INTEL IS BRINGING its Xeon server processor technology to notebook computers.
The Xeon notebook chip is designed for "professionals who needs workstation-class capabilities in a portable device", Intel said, and will launch in the form of the E3-1500M v5 processor family based on the recently-launched Skylake architecture.
The chipmaker's decision to bring server chips to notebooks is down to the increasing number of creative professionals and engineers needing a more portable machine for power-hungry applications.
"This family of processors ... will deliver high precision computing horsepower in notebook form factors, delivering the right balance of power and mobility," said the firm.
"[The] Xeon-based mobile workstations will have key features such as error-correcting code memory that automatically detects and repairs errors on-the-fly that cause data corruption and system crashes for peace-of-mind reliability."
The new systems, dubbed "mobile workstations", will also have the benefits of the unique hardware-assisted security, manageability and productivity capabilities of Intel vPro Technology, Intel said. They will feature Thunderbolt 3 USB Type-C connectivity for faster and simpler I/O.
Intel said that it is "not quite ready to unveil all the details" regarding the new processor, but promised that the announcement is something that a large number of content creators, designers and engineers "can get excited about".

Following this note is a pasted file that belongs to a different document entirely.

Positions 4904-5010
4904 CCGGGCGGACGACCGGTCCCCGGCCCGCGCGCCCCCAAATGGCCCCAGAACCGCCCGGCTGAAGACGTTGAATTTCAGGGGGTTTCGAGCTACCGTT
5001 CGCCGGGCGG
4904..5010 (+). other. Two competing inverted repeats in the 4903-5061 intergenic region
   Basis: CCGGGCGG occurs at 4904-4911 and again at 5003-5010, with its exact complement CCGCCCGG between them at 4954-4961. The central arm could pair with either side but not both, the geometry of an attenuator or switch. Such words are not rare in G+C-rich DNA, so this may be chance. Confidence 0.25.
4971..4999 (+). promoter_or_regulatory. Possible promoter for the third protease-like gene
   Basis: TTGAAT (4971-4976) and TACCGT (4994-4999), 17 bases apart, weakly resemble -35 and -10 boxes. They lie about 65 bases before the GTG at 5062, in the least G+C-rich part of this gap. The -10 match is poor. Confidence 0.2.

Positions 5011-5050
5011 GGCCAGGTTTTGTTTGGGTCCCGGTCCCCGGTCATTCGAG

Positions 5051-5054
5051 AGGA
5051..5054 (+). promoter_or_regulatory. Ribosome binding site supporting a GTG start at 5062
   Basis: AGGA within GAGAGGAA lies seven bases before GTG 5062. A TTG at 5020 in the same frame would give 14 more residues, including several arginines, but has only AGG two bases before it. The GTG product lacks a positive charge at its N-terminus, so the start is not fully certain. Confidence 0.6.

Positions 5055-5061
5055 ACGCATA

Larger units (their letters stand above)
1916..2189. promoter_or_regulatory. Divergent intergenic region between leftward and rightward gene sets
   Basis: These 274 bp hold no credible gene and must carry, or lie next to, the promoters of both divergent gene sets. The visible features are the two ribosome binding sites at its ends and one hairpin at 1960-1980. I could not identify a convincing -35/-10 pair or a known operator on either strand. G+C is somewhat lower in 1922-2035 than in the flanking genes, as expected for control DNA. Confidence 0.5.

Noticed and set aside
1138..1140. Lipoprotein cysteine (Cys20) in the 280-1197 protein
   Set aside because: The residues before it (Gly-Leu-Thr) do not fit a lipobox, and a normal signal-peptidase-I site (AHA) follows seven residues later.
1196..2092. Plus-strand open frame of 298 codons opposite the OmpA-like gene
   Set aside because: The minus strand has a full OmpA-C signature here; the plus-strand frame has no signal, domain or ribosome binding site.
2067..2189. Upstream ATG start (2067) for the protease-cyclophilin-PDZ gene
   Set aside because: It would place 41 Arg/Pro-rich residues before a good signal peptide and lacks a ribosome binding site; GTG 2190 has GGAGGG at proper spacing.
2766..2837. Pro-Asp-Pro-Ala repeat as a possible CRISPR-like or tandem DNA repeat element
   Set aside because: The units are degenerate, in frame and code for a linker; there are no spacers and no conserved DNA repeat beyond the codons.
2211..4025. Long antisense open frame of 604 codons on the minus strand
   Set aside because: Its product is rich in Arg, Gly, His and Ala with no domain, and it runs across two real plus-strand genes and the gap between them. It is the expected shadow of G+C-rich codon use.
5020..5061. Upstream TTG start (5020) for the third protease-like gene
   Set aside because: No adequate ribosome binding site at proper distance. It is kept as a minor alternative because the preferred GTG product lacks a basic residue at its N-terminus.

Intel announced the first wave of processors based on the 14nm Skylake architecture last week, naming them the '6th-generation Core' family.
The chipset is the first mainstream Intel desktop platform to support DDR4 memory, and is claimed to deliver 30 percent better performance than a three-year-old PC based on Ivy Bridge architecture, 20 percent better performance than a two-year-old PC (Haswell), and 10 percent better performance than a one-year-old PC (Broadwell).
Skylake is the successor to the chipmaker's Broadwell architecture, and was first put on the radar at Intel's Developer Forum last year when the firm previewed the chip, touted to deliver significant increases in performance, battery life and power efficiency.
Processors based on the Skylake architecture have a new chip design, despite being fabbed on the same 14nm process as Broadwell, making Skylake a 'tock' iteration in Intel's 'tick-tock' chip architecture cadence. µ
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